New York, NY – Studies in recent years have shown that small emerging hedge funds have tended to outperform larger more well established funds. However, a recently published study by PerTrac Financial Solutions, a leading provider of asset allocation and investment performance analysis software, revealed that this trend showed some signs of reversing in 2008.
Smaller Hedge Funds Trail Larger Funds
According to PerTrac’s research, hedge funds with a smaller amount of assets under management underperformed funds that had a larger amount of assets under management. Funds with AUM of less than $100 million posted a loss of -17.03% in 2008, while funds with AUM between $100 mln and $500 mln recorded an average loss of -16.04%. Large hedge funds with AUM in excess of $500 mln experienced a loss of -14.10% for the year.
However, between 1996 through 2008, small funds performed best, with an annualized return of 13.05% versus 9.99% for medium-sized funds and 9.28% for large funds. Along with its stronger returns, the performance of smaller funds also showed greater volatility over the 13-year period with an annualized standard deviation of 6.96% versus just 5.92% and 6.05% for the medium-sized and large fund indexes, respectively.
Younger Funds Continue to Outperform
It is interesting to note that younger funds continued to outperform older more well-established hedge funds. Funds with a track record of less than 2 years lost -11.31% in 2008, whereas funds with 2 to 4 year track records posted much larger losses of -19.46%. Hedge funds that have been in existence more than 4 years recorded a loss of -17.85% in 2008.
From 1996 through 2008, younger funds have generated an annualized return of 15.74% while mid-age and older funds have trailed with annualized returns of 11.48% and 10.12%, respectively. Young funds have also fared best from a risk perspective over the long term; the young fund index has produced an annualized standard deviation of just 6.47% over the 13-year period while the mid-age and older fund indexes have proved more volatile with annualized standard deviations of 7.11% and 6.72%, respectively.
Consequences for Research
It is clear that a single year does not suggest that emerging funds are losing their luster. However, PerTrac executives suggest that the underperformance of small hedge funds could be a result of the fact that amidst large redemptions, smaller funds had to close out profitable positions – a move that hurt their performance, while larger funds were better positioned to handle these outflows without having to alter their investment strategy. Some also felt that a “flight to quality” in 2008 could have benefited larger funds at the expense of smaller hedge funds.
Regardless of the reason, this trend could have a negative impact on the alternative investment research industry – particularly if larger funds continue to get larger and smaller funds lose assets. Historically, smaller hedge funds have relied to a greater extent on unique, alternative research sources. By comparison, many hedge funds have moved to “building” their own research capability rather than relying on third-party providers as they get larger. This has been driven, to some extent, by the desire not to be overly reliant on external sources of research, as well as a desire to gain a proprietary edge over their competitors.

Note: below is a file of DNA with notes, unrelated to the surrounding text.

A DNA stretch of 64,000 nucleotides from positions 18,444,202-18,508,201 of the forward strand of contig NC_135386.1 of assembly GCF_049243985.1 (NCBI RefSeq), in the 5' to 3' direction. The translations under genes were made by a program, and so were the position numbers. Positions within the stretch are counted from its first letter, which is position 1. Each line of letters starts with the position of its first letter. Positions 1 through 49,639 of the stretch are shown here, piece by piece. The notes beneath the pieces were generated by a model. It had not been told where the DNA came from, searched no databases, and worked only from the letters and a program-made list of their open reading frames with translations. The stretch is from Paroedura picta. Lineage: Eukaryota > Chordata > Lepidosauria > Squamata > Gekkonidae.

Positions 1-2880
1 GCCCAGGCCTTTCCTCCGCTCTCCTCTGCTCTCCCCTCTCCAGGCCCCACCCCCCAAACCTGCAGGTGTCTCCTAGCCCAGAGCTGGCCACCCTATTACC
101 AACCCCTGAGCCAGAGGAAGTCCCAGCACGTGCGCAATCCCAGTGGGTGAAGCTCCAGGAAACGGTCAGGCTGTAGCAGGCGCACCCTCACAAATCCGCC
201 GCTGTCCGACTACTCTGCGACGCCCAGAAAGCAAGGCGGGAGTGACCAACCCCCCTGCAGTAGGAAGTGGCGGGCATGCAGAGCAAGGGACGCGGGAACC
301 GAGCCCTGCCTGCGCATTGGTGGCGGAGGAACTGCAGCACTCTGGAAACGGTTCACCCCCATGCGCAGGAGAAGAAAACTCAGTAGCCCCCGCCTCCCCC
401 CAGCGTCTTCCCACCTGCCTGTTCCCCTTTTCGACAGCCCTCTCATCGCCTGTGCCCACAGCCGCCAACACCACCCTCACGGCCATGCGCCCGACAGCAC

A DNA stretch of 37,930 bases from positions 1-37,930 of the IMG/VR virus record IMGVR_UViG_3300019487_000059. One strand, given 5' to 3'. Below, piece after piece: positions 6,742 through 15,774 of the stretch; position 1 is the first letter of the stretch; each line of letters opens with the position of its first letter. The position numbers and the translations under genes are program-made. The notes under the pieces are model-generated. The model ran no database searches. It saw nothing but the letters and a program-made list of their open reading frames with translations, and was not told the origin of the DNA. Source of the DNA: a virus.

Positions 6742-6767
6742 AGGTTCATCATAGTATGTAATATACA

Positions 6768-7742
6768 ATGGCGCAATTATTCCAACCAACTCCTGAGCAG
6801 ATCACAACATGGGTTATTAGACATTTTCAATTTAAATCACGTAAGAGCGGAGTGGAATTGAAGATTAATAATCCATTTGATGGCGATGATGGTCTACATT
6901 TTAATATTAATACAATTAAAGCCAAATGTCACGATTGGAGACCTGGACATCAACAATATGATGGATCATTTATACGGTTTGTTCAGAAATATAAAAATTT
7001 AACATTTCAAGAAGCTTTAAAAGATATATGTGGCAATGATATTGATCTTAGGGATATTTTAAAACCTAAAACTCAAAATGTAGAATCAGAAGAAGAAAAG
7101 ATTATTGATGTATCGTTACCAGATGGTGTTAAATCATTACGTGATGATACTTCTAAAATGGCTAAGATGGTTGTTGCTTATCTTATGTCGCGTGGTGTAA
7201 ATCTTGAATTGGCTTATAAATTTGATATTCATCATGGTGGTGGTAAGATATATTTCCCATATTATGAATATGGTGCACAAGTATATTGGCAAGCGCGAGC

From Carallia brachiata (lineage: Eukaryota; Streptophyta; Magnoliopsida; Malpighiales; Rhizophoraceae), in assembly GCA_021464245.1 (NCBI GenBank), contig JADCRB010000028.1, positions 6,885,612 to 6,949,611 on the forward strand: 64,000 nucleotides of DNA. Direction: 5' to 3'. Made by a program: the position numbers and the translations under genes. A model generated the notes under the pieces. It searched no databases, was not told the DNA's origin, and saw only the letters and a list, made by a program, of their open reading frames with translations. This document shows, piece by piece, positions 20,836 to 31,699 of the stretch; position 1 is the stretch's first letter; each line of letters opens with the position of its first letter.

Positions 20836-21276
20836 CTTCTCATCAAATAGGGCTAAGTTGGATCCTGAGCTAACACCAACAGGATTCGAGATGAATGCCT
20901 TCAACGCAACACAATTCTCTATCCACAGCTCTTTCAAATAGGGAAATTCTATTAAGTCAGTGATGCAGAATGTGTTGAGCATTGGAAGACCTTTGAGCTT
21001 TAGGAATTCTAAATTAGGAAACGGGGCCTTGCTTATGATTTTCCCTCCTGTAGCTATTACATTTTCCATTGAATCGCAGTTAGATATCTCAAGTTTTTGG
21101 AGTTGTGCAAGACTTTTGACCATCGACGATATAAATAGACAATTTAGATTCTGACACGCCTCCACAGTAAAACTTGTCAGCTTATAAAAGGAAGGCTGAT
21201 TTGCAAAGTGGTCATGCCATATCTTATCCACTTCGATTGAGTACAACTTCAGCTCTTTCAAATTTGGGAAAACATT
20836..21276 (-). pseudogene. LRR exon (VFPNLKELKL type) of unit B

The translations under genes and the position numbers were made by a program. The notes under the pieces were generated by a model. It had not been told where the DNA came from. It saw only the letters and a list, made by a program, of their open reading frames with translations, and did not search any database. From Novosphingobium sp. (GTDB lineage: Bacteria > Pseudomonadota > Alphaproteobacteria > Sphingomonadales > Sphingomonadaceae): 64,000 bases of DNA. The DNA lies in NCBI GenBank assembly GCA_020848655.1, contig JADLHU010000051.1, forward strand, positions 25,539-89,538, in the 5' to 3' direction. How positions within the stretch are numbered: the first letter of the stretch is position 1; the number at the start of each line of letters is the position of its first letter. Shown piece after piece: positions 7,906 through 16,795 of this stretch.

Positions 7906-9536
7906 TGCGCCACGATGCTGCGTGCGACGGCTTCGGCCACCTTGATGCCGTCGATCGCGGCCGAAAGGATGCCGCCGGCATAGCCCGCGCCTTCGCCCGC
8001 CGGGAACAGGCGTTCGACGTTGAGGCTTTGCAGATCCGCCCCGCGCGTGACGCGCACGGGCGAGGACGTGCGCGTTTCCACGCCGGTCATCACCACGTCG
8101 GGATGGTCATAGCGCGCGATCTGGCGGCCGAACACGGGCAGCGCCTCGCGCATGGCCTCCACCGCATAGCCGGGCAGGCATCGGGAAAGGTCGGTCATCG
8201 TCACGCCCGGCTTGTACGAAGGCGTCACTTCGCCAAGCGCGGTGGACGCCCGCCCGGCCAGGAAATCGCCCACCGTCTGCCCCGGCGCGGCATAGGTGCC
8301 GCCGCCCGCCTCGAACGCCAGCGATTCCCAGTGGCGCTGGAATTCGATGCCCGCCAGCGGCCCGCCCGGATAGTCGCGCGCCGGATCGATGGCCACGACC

We have included the complete text of the press release discussing the results of the recent PerTrac study below.
PerTrac Study Analyzes the Impact of Hedge Fund Age and Size on Performance – Shows Younger and Larger Funds Reported Better Returns for 2008
New York – May 28, 2009 – PerTrac Financial Solutions (http://www.pertrac.com/) today released its third annual study that examines hedge fund returns, volatility and risk, based on a fund’s age and size. While previous research has confirmed the widely held belief that emerging funds tend to outperform older and larger funds, hedge fund performance in 2008 saw a partial reversal of that trend.
“Last year was a difficult one for hedge funds of all ages and sizes, but once again we saw younger funds outperforming older ones, confirming our findings from earlier studies,” said Meredith Jones, managing director at PerTrac. “However, when it comes to hedge fund performance as a function of fund size, we saw a reversal of the trend established from 1996 through 2007. During 2008, funds with the least assets actually performed the worst, while larger funds posted better returns.”
As in past studies, PerTrac conducted two different analyses: one based on a fund’s asset size, and the other based on a fund’s age. Monthly hedge fund returns were compiled from leading hedge fund databases and analyzed using the proprietary PerTrac Analytical Platform software. In each analysis, funds were re-categorized into one of three assets under management (AUM) size groups: up to $100 million; $100 million to $500 million; and over $500 million. The funds were also categorized into one of three age groups: up to 2 years; 2 to 4 years; and over 4 years. The mean fund return was calculated for each group in each month, creating three size-based monthly indexes and three age-based monthly indexes. Various risk and return statistics were calculated on the returns of each index to evaluate historical performance, and Monte Carlo simulations were run on each index to indicate probable ranges of future returns and drawdowns.
Small Hedge Funds Underperformed Larger Funds for the First Time Since Beginning of Study Data.